What Europeans don’t know about Americans could fill a southbound moving truck

Is the South really the worst place to live? According to an agency based in Paris — that’s France, not Texas — the answer is yes.

That agency is the Organization for Economic Cooperation and Development. The OECD is sometimes called the world’s club of industrialized nations, and you may have seen me refer to it from time to time. That’s because, when one looks for a group of countries at least somewhat comparable to the U.S., the OECD is about as good as it gets.

The policy recommendations from OECD staff, however, are another matter. The OECD advocates for, among other things, tax-harmonization laws — which would have the effect of making it easier for more governments to charge ever-higher taxes to support ever-larger welfare states. They are emblematic of the bien pensants in Europe and on the left side of the political spectrum here in America, those who do not even question the merits of a large, centralized government.

All of which probably explains why the aforementioned OECD rankings of our 50 states, plus D.C., drew so much attention. As the Washington Post’s Roberto A. Ferdman summarized in a piece about the recent rankings, which used a scale of zero to 90:

“The report ranked all 50 states (plus the District) according to nine different measures of well-being: health, safety, housing, access to broadband, civic engagement, education, jobs, environment, and income. …

“(T)here are a number of states — all of them in the South — you might want to avoid. Mississippi, which scored lower than any other state, barely broke 50. Arkansas and Alabama, which tied for second to last, each scored 51.3. West Virginia, which was fourth to last, scored 52.2. And Tennessee, which was fifth to last, scored 52.9.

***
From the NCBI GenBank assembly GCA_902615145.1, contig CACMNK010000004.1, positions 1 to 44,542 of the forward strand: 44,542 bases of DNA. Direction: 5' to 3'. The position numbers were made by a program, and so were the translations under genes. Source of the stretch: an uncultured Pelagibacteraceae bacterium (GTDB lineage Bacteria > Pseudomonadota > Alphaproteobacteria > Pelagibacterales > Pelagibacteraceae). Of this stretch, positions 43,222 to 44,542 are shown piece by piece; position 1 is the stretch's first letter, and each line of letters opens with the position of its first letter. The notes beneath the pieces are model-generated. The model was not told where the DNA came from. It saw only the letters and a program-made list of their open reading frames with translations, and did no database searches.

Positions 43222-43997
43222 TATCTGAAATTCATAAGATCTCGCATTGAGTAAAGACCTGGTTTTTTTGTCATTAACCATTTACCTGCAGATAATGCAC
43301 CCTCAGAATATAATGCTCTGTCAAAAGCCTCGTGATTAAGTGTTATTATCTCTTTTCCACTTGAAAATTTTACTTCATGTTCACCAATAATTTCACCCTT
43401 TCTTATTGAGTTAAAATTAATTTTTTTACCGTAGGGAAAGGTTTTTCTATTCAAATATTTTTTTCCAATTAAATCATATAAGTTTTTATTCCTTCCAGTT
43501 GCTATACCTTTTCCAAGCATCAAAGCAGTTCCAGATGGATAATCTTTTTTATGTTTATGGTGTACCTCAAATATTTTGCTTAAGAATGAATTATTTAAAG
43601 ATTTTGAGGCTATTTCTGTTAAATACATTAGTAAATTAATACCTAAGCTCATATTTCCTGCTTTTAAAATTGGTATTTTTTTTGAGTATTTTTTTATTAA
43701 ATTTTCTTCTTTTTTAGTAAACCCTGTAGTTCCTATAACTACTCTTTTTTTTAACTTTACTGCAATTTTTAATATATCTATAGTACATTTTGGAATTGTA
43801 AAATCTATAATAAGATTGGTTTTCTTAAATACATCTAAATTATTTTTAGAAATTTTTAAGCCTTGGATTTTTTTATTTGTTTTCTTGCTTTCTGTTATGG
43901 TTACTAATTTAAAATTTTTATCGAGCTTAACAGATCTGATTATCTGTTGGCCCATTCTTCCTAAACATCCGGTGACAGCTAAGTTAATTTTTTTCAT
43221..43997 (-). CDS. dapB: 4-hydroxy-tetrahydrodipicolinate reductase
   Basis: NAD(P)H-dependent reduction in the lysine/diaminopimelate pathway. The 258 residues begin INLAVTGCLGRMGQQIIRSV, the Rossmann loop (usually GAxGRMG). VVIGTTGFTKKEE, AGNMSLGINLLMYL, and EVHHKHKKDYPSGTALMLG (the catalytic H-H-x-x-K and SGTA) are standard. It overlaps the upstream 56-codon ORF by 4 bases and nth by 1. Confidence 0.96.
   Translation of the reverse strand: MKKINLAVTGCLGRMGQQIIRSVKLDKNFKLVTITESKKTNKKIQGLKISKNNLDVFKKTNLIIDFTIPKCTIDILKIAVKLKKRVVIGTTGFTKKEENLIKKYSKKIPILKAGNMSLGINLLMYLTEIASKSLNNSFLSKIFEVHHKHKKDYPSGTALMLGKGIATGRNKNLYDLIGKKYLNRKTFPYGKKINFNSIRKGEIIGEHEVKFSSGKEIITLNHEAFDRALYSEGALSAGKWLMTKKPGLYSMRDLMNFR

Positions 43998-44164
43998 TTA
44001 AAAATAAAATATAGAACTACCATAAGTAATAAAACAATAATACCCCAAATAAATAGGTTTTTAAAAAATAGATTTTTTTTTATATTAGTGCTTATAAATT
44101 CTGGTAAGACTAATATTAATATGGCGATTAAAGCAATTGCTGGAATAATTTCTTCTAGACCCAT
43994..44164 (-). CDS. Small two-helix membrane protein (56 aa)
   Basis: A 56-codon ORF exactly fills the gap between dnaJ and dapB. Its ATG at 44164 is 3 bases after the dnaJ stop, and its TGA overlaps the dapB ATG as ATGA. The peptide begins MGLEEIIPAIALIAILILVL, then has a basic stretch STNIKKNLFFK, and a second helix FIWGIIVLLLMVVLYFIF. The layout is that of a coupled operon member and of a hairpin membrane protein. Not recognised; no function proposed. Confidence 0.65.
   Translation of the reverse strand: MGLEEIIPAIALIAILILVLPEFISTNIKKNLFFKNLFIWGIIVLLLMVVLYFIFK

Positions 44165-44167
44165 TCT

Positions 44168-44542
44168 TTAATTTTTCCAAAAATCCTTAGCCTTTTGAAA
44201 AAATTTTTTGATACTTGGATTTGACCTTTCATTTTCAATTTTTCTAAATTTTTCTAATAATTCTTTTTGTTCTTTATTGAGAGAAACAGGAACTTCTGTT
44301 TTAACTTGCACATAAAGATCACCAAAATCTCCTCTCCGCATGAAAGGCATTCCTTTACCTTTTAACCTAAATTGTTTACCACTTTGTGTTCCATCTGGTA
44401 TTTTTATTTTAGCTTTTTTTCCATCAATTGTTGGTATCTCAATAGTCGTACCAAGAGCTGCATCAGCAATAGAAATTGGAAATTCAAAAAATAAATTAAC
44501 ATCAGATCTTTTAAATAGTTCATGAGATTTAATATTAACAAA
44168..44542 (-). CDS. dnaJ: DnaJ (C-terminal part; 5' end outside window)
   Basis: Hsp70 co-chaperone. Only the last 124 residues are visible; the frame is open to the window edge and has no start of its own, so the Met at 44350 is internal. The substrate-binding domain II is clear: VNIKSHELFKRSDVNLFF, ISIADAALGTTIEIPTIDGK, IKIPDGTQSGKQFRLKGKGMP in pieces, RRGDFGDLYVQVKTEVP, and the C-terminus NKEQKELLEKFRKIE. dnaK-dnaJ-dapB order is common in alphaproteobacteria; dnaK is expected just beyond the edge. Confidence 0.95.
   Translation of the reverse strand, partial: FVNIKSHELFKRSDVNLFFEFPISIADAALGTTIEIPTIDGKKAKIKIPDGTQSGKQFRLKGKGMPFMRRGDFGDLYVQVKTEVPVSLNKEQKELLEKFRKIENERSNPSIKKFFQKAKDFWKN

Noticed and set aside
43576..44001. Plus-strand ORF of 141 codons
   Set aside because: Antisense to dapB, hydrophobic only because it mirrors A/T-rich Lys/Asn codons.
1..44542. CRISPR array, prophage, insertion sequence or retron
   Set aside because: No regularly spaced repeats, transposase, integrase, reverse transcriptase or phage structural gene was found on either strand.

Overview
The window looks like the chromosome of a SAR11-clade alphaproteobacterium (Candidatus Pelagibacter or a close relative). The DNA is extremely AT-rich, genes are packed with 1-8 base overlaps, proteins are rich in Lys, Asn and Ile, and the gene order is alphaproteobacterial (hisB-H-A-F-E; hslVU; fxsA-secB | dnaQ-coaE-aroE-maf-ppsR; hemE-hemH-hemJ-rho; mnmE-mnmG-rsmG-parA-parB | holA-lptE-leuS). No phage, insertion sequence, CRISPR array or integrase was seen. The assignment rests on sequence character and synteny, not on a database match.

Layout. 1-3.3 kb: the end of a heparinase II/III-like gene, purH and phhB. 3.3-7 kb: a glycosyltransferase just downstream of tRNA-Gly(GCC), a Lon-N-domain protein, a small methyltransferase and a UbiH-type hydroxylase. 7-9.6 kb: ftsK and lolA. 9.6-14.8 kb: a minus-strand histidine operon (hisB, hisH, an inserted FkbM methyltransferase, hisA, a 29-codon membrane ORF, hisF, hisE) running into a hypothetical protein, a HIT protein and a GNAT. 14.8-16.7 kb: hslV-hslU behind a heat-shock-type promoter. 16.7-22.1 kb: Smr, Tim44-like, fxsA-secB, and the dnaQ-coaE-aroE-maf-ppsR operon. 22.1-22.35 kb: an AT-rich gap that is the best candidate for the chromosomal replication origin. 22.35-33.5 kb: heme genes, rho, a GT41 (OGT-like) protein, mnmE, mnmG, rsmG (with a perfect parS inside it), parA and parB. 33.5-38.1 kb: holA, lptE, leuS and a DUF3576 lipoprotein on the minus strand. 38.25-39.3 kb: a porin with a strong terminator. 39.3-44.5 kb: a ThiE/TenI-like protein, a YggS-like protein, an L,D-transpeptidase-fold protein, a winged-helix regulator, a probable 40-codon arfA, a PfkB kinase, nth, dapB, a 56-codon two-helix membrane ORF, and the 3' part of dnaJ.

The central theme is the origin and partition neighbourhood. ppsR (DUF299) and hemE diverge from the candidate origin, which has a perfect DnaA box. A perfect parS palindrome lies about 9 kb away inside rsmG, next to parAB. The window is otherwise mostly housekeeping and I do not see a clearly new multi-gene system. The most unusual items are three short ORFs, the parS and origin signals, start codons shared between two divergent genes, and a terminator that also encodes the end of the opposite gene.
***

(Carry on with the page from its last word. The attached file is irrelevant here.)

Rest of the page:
“The South, which performed the worst of any region in the country, is home to eight of the poorest performing states. Only Virginia was in the top 25. And just barely — it placed 22nd.”

That piece portrayed the South as so bad that another Post blog published a piece by a Charlotte-based author titled, “Is the South really as bad as a report says it is?”. But there’s a very straightforward way to demonstrate that our Parisian evaluators are off-base.

The Census Bureau not only reports annual population estimates for each state. It also attempts to explain where each state’s population growth — or loss — comes from. There are natural causes (births vs. deaths) but there’s also migration, both domestic and international.

Looking at the most recent data, covering 2010 to 2013, we can see whether Americans are choosing to move to the higher-ranked states and/or away from the lower-ranked states. And the answer is:

No way, no how, no matter which way you slice it.

  • Seven of the 10 highest-ranked states lost population; seven of the 10 lowest-ranked states gained population.
  • The top one-third of states (including D.C.) gained a total of 137,430 people during those three-plus* years. The bottom one-third gained 615,884 people. (Yes, that means the middle third lost the sum of those two totals.)
  • The average OECD score for the 25 states (including D.C.) that gained population was 61. The average score for the 26 states that lost population was 64.3.
  • Depending on how one defines “the South” — I’ll use the Census Bureau’s definitions here — five of the top seven states for population gain are located in our region. Those five states alone received two-thirds of the nation’s internal migrants. Kentucky, Maryland and Mississippi were the only Southern states to lose population during those three years.

In fact, just look at each of the four census regions compare:

  • The highest-ranked region was the Northeast, with an average score of 68.4. All nine states in that region lost population, for a total net migration of minus-624,511.
  • The next highest-ranked region was the Midwest, with an average score of 65.9. Ten of its 12 states lost population, for a total net migration of minus-522,773.
  • Next was the West, at an average score of 64.6. Nine of its 13 states gained population, for a total net migration of 139,781.
  • And last, but not least in the eyes of Americans from elsewhere, was the South, with an average score of just 55.9. Yet, 14 of its 17 states gained population, for a total net migration of 1,031,967.
  • Even if you take away the two largest gainers, Texas and Florida, the South gained more than twice as many people as the runner-up West region.

Maybe, just maybe, nos amis at the OECD don’t really know what Americans are looking for when it comes to the good life.

* – The census data actually measure the change from April 1, 2010 (the date of the 2010 census) to July 1, 2013 (because the annual estimates between censuses use July 1 as a measuring point).